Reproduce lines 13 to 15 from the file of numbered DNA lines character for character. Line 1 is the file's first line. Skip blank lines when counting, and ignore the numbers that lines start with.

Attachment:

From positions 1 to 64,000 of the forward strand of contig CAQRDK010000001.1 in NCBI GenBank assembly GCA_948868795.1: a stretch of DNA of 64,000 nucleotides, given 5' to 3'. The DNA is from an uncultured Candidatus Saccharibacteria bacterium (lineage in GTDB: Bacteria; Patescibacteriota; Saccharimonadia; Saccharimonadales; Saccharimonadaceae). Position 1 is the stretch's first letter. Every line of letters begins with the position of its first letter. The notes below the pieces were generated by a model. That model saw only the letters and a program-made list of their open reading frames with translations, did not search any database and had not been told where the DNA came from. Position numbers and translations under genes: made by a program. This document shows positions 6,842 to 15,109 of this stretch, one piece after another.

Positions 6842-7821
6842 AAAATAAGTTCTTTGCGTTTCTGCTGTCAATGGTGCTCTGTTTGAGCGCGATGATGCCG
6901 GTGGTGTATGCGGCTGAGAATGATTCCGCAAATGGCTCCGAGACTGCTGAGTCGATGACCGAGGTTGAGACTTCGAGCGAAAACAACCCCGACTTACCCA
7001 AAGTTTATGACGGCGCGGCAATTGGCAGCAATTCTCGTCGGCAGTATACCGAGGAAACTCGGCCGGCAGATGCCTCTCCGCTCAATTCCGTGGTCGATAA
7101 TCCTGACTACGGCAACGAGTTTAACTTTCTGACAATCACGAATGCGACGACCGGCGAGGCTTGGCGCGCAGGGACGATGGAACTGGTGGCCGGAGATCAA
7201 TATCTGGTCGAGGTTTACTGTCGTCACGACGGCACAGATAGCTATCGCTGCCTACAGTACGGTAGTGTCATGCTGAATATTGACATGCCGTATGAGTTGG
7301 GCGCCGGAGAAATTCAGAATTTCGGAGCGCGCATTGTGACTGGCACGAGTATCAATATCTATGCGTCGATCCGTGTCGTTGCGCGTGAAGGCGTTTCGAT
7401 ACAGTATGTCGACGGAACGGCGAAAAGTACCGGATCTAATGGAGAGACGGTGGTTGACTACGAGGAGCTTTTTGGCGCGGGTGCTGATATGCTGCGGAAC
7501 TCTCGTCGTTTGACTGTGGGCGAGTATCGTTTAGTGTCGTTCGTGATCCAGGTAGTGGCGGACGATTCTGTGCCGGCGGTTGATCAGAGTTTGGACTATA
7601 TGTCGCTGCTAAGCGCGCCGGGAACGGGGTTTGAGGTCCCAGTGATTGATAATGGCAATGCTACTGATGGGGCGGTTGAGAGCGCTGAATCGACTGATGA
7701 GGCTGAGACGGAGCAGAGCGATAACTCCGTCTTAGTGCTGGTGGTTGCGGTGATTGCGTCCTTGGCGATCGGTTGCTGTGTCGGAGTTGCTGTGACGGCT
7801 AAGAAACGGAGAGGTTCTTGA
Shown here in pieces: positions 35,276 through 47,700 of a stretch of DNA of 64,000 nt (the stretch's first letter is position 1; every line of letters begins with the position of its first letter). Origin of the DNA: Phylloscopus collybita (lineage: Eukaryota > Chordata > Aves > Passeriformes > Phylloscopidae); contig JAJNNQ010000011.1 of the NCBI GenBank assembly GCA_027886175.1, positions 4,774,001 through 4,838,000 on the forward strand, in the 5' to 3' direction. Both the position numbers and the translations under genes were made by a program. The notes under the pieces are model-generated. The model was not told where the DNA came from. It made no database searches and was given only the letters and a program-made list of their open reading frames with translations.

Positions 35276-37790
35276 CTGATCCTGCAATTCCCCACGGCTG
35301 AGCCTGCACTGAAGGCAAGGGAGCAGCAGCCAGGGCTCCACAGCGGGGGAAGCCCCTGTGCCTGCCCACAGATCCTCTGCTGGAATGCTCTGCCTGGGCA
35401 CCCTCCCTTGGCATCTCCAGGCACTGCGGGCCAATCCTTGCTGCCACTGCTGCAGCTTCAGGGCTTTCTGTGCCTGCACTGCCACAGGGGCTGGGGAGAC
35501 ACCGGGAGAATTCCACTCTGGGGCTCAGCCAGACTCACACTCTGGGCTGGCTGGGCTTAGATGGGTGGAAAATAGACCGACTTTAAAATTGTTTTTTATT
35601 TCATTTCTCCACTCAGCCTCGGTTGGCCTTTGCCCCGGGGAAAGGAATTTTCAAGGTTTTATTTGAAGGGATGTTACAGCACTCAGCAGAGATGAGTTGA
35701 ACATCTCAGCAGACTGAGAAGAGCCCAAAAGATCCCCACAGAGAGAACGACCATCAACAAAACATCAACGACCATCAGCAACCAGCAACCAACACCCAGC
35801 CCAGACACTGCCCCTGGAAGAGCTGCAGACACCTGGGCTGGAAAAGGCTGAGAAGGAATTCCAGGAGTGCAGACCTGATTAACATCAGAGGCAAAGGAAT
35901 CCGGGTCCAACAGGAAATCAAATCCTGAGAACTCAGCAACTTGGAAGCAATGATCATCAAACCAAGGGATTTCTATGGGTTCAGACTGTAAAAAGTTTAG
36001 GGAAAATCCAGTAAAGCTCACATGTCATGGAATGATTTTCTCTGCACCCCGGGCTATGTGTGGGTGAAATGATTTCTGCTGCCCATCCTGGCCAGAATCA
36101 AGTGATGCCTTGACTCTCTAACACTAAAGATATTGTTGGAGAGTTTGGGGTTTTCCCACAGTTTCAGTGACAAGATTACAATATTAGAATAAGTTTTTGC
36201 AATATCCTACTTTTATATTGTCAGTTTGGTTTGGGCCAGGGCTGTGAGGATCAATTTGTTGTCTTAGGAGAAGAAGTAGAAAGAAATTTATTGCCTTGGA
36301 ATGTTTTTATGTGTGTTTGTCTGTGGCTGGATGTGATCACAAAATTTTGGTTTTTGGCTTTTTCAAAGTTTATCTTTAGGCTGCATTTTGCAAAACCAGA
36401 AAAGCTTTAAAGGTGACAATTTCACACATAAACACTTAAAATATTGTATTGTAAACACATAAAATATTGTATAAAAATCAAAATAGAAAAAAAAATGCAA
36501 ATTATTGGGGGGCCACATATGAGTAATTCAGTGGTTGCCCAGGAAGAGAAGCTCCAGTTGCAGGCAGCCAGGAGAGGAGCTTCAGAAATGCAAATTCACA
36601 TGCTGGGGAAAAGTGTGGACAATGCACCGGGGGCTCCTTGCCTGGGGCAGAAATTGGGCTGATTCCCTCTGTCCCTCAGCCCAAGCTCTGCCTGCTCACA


7801 AAGAAACGGAGAGGTTCTTGA
Shown here in pieces: positions 35,276 through 47,700 of a stretch of DNA of 64,000 nt (the stretch's first letter is position 1; every line of letters begins with the position of its first letter). Origin of the DNA: Phylloscopus collybita (lineage: Eukaryota > Chordata > Aves > Passeriformes > Phylloscopidae); contig JAJNNQ010000011.1 of the NCBI GenBank assembly GCA_027886175.1, positions 4,774,001 through 4,838,000 on the forward strand, in the 5' to 3' direction. Both the position numbers and the translations under genes were made by a program. The notes under the pieces are model-generated. The model was not told where the DNA came from. It made no database searches and was given only the letters and a program-made list of their open reading frames with translations.

Positions 35276-37790